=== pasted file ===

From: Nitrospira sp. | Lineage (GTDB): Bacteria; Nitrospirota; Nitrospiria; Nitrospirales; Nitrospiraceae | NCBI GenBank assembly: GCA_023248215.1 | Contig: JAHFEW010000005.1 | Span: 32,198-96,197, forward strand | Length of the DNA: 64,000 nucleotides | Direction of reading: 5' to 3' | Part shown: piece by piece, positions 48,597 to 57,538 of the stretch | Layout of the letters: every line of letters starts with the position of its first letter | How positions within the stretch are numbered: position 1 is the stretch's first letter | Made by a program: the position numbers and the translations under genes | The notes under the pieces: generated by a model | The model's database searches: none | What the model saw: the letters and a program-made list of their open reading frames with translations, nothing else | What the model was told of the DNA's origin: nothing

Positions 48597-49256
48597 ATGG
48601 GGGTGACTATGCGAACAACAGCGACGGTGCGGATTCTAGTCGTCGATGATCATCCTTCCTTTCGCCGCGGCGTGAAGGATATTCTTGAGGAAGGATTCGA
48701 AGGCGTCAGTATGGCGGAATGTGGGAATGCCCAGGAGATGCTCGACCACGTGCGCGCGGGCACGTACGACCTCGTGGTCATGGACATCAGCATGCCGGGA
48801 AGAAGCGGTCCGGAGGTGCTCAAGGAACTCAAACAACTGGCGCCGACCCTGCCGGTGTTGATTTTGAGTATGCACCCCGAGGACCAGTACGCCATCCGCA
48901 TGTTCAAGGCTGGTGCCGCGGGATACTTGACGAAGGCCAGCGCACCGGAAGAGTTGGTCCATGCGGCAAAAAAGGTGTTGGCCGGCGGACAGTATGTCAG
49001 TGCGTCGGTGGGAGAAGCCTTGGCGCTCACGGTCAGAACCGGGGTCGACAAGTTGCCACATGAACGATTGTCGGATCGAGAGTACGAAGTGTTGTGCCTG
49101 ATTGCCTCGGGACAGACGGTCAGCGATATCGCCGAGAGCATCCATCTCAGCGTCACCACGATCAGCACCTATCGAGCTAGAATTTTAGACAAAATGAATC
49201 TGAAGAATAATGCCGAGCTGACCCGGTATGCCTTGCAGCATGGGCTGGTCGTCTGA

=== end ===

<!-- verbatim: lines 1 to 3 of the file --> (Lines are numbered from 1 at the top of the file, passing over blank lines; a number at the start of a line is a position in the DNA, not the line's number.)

From: Nitrospira sp. | Lineage (GTDB): Bacteria; Nitrospirota; Nitrospiria; Nitrospirales; Nitrospiraceae | NCBI GenBank assembly: GCA_023248215.1 | Contig: JAHFEW010000005.1 | Span: 32,198-96,197, forward strand | Length of the DNA: 64,000 nucleotides | Direction of reading: 5' to 3' | Part shown: piece by piece, positions 48,597 to 57,538 of the stretch | Layout of the letters: every line of letters starts with the position of its first letter | How positions within the stretch are numbered: position 1 is the stretch's first letter | Made by a program: the position numbers and the translations under genes | The notes under the pieces: generated by a model | The model's database searches: none | What the model saw: the letters and a program-made list of their open reading frames with translations, nothing else | What the model was told of the DNA's origin: nothing

Positions 48597-49256
48597 ATGG